Democrats nominated Brad Anderson, a partisan political operative, as their candidate for Secretary of State. Anderson, a Chicago native, directed the 2012 campaign for President Barack Obama in Iowa.
“Iowans have a clear choice for Secretary of State: Paul Pate, a proven public servant and small businessman, or Brad Anderson, a partisan operative,” said Kaufmann, a seventh generation livestock farmer and community college professor from Wilton. “Iowans will be better served with a chief elections officer who will run the office professionally and impartially instead of a Chicago-style partisan with a political axe to grind.”
As detailed in a campaign web ad, Pate served as Secretary of State, Mayor of Cedar Rapids and in the State Senate. Pate is the owner of a paving construction firm. While serving as Cedar Rapids Mayor, Pate was elected president of the non-partisan Iowa League of Cities, representing over 870 municipalities.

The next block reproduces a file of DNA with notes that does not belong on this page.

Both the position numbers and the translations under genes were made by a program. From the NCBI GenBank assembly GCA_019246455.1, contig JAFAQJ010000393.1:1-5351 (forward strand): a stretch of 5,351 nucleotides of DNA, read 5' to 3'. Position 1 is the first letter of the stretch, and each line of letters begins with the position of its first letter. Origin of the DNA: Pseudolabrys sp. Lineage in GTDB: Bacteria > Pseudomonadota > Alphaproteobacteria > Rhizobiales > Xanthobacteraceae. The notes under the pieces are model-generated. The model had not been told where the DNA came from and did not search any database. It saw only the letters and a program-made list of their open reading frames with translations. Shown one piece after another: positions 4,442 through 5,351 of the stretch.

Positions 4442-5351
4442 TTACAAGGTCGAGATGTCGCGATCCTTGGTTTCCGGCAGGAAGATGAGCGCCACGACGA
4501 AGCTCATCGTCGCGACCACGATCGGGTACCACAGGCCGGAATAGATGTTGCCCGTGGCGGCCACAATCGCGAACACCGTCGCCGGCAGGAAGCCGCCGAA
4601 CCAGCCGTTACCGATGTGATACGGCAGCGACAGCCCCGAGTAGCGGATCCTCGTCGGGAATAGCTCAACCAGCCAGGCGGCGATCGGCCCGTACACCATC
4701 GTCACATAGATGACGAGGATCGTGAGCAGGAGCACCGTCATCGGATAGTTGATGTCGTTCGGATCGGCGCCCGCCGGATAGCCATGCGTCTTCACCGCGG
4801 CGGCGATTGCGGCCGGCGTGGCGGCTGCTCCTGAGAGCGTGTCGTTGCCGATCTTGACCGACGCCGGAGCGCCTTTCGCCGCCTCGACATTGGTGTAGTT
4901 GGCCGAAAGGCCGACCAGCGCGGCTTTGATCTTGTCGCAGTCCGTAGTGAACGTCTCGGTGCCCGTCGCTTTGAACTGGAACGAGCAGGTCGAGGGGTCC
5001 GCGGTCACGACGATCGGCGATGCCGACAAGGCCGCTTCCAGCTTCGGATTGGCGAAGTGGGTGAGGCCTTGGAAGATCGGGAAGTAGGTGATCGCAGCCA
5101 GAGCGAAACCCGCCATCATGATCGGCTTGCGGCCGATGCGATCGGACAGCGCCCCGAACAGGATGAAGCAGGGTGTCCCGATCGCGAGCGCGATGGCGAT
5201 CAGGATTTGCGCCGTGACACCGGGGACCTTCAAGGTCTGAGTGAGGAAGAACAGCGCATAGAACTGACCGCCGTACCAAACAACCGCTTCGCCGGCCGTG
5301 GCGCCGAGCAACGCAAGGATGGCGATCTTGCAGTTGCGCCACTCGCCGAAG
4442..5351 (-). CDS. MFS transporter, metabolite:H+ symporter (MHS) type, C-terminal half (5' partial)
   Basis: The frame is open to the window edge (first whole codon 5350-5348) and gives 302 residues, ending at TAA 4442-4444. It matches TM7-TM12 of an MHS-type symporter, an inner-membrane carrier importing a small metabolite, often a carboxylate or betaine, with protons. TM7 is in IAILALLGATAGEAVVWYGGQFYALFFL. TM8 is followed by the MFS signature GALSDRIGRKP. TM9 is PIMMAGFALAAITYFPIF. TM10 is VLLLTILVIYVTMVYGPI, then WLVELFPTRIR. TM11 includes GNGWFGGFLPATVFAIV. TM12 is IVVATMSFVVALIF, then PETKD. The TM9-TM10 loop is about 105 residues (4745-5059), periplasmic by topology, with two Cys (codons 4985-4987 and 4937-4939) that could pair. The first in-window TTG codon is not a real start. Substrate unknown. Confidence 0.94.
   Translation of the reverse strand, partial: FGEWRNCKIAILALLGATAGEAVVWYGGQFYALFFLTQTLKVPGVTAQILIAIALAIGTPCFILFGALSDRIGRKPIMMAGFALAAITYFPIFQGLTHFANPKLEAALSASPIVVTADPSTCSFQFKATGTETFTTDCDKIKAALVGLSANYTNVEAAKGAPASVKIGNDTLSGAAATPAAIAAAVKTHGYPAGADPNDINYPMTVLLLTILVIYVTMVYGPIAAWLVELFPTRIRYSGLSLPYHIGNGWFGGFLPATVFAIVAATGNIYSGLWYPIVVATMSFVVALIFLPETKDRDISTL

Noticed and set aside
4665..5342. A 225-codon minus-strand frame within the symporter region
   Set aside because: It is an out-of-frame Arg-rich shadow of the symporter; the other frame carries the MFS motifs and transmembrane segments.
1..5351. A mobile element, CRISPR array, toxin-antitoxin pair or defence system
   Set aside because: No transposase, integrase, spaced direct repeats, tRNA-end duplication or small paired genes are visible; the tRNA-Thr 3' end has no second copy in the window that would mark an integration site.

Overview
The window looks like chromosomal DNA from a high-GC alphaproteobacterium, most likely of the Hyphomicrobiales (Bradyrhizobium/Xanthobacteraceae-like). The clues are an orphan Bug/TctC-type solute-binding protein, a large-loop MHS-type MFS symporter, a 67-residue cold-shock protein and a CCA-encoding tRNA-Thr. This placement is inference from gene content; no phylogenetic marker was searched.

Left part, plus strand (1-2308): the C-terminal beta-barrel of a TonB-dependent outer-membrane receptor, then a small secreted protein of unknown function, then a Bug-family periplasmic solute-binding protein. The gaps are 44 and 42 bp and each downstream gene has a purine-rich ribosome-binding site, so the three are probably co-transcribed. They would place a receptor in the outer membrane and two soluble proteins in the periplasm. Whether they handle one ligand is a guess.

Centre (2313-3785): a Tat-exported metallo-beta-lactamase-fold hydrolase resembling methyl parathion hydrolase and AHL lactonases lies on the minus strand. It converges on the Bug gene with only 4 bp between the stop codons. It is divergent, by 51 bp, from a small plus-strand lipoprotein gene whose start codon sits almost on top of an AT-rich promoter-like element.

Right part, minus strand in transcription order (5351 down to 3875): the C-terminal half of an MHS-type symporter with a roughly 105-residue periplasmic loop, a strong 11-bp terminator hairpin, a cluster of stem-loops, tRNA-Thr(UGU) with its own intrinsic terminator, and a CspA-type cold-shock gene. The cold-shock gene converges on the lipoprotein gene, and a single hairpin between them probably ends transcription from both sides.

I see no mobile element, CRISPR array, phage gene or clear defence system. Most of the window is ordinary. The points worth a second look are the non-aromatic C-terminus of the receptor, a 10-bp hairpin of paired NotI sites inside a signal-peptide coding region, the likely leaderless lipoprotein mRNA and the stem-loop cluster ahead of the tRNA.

In contrast, Anderson has spent his entire career as a partisan political operative, working as a hired gun for corporations (including energy companies and casino interests) and candidates such as disgraced former Sen. John Edwards, D-N.C.
The Des Moines Register recently reported that even during the campaign Anderson continues his corporate and political advocacy, “toiling away in the press-release factory of his 9-to-5 at the Des Moines consulting firm Link Strategies.”
Link Strategies’ website features bare bones information on some of its clients, but Iowans deserve to know who Anderson really represents and what “services” he has provided them. Past clients include national Democrat committees, federal legislators, labor unions, and unnamed clients in Eastern Europe, Africa and the Caribbean, according to the firm’s website. Anderson also works for a related firm, LPCA Public Strategies, which is “solely focused on connecting corporate clients with policy leaders and the public,” according to its website.
“As a public figure running for Secretary of State, Brad Anderson should be fully transparent with Iowa voters and release a comprehensive list of his clients and projects,” Kaufmann said. “He wants to represent us, and we deserve to know who he represents.”